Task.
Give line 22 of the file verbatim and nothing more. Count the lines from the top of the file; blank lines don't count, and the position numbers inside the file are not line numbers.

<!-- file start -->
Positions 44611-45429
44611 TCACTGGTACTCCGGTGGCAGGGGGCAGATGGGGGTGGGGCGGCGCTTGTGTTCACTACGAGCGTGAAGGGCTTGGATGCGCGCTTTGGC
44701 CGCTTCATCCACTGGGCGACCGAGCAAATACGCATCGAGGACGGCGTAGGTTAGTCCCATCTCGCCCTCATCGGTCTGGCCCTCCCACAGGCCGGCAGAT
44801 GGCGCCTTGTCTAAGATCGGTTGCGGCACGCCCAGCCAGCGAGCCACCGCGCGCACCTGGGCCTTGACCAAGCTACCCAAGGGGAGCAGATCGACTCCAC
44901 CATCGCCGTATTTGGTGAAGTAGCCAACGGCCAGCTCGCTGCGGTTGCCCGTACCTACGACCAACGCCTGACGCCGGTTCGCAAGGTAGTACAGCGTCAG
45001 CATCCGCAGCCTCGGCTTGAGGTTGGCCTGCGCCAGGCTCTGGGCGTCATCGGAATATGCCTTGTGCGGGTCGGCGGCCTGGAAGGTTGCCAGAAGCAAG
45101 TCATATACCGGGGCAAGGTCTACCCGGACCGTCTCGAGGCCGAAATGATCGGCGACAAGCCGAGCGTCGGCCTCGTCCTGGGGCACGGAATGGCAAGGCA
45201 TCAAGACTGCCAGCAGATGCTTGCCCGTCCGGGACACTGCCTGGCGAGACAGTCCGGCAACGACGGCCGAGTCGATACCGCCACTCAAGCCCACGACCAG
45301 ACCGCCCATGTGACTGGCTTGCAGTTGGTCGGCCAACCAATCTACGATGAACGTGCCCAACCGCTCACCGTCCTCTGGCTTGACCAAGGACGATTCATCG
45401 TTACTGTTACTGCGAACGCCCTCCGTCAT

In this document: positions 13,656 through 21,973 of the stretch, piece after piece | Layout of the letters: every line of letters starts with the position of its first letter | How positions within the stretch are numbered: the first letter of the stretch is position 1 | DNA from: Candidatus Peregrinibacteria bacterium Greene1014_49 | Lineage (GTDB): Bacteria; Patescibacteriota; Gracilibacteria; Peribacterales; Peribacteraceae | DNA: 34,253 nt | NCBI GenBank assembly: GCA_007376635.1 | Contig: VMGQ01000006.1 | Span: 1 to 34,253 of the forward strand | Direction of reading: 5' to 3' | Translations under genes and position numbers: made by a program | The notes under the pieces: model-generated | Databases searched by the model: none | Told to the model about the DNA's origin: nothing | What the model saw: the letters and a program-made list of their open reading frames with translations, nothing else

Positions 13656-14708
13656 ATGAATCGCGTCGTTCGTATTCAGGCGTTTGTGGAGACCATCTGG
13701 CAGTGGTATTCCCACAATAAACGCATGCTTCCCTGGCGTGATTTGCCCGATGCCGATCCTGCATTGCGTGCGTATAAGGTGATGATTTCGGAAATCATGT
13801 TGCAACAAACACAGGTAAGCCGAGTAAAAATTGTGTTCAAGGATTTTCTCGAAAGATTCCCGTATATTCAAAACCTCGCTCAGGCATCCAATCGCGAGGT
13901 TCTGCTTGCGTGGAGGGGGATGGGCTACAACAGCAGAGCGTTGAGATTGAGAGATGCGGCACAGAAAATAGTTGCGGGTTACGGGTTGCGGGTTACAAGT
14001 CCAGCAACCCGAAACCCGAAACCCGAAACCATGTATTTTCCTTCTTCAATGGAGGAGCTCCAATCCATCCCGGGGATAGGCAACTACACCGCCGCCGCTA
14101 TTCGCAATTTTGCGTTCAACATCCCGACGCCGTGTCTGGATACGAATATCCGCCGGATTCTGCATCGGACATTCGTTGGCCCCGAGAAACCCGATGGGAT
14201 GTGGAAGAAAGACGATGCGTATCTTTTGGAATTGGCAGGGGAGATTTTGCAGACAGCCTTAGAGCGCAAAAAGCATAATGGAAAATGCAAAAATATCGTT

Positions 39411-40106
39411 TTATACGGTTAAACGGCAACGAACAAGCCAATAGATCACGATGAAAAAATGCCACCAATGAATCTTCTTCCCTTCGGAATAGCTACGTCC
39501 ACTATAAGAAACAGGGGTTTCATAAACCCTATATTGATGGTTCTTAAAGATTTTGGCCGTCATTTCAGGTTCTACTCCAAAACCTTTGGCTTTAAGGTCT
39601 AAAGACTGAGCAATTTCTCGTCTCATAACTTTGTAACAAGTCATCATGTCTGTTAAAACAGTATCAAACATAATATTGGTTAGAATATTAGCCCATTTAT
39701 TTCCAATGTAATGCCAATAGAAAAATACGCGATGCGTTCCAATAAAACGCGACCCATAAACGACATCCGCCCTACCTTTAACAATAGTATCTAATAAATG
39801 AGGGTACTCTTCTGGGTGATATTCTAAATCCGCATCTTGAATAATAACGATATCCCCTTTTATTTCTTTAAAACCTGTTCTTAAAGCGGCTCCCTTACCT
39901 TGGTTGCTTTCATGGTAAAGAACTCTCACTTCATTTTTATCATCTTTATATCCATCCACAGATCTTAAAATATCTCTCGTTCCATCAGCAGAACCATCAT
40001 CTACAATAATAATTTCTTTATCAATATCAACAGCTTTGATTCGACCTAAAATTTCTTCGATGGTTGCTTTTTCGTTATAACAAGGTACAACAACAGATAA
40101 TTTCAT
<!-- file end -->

39501 ACTATAAGAAACAGGGGTTTCATAAACCCTATATTGATGGTTCTTAAAGATTTTGGCCGTCATTTCAGGTTCTACTCCAAAACCTTTGGCTTTAAGGTCT